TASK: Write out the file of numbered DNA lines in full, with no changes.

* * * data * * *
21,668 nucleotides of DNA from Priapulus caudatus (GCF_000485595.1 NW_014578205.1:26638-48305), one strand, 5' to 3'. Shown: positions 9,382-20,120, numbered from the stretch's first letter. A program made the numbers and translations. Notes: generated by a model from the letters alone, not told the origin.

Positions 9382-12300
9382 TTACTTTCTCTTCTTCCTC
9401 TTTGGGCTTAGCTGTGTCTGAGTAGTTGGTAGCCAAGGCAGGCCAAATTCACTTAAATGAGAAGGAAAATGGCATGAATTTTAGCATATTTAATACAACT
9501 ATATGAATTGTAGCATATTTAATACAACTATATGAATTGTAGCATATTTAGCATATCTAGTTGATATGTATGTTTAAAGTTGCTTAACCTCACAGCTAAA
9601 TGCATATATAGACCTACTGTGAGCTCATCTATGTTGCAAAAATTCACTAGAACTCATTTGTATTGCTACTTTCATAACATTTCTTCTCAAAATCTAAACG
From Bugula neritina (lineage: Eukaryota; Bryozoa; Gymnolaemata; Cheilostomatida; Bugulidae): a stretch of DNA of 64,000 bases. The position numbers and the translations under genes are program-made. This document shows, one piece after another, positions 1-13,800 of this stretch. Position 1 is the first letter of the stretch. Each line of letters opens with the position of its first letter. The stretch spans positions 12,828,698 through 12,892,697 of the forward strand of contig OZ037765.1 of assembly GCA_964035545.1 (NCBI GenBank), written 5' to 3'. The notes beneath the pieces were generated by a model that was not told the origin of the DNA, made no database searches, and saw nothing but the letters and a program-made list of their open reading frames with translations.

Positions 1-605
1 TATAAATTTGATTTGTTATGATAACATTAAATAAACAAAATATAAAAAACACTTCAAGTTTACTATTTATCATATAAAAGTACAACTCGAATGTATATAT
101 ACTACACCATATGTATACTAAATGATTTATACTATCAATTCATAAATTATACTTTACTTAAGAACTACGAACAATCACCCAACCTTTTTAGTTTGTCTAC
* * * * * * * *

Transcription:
21,668 nucleotides of DNA from Priapulus caudatus (GCF_000485595.1 NW_014578205.1:26638-48305), one strand, 5' to 3'. Shown: positions 9,382-20,120, numbered from the stretch's first letter. A program made the numbers and translations. Notes: generated by a model from the letters alone, not told the origin.

Positions 9382-12300
9382 TTACTTTCTCTTCTTCCTC
9401 TTTGGGCTTAGCTGTGTCTGAGTAGTTGGTAGCCAAGGCAGGCCAAATTCACTTAAATGAGAAGGAAAATGGCATGAATTTTAGCATATTTAATACAACT
9501 ATATGAATTGTAGCATATTTAATACAACTATATGAATTGTAGCATATTTAGCATATCTAGTTGATATGTATGTTTAAAGTTGCTTAACCTCACAGCTAAA
9601 TGCATATATAGACCTACTGTGAGCTCATCTATGTTGCAAAAATTCACTAGAACTCATTTGTATTGCTACTTTCATAACATTTCTTCTCAAAATCTAAACG
From Bugula neritina (lineage: Eukaryota; Bryozoa; Gymnolaemata; Cheilostomatida; Bugulidae): a stretch of DNA of 64,000 bases. The position numbers and the translations under genes are program-made. This document shows, one piece after another, positions 1-13,800 of this stretch. Position 1 is the first letter of the stretch. Each line of letters opens with the position of its first letter. The stretch spans positions 12,828,698 through 12,892,697 of the forward strand of contig OZ037765.1 of assembly GCA_964035545.1 (NCBI GenBank), written 5' to 3'. The notes beneath the pieces were generated by a model that was not told the origin of the DNA, made no database searches, and saw nothing but the letters and a program-made list of their open reading frames with translations.

Positions 1-605
1 TATAAATTTGATTTGTTATGATAACATTAAATAAACAAAATATAAAAAACACTTCAAGTTTACTATTTATCATATAAAAGTACAACTCGAATGTATATAT
101 ACTACACCATATGTATACTAAATGATTTATACTATCAATTCATAAATTATACTTTACTTAAGAACTACGAACAATCACCCAACCTTTTTAGTTTGTCTAC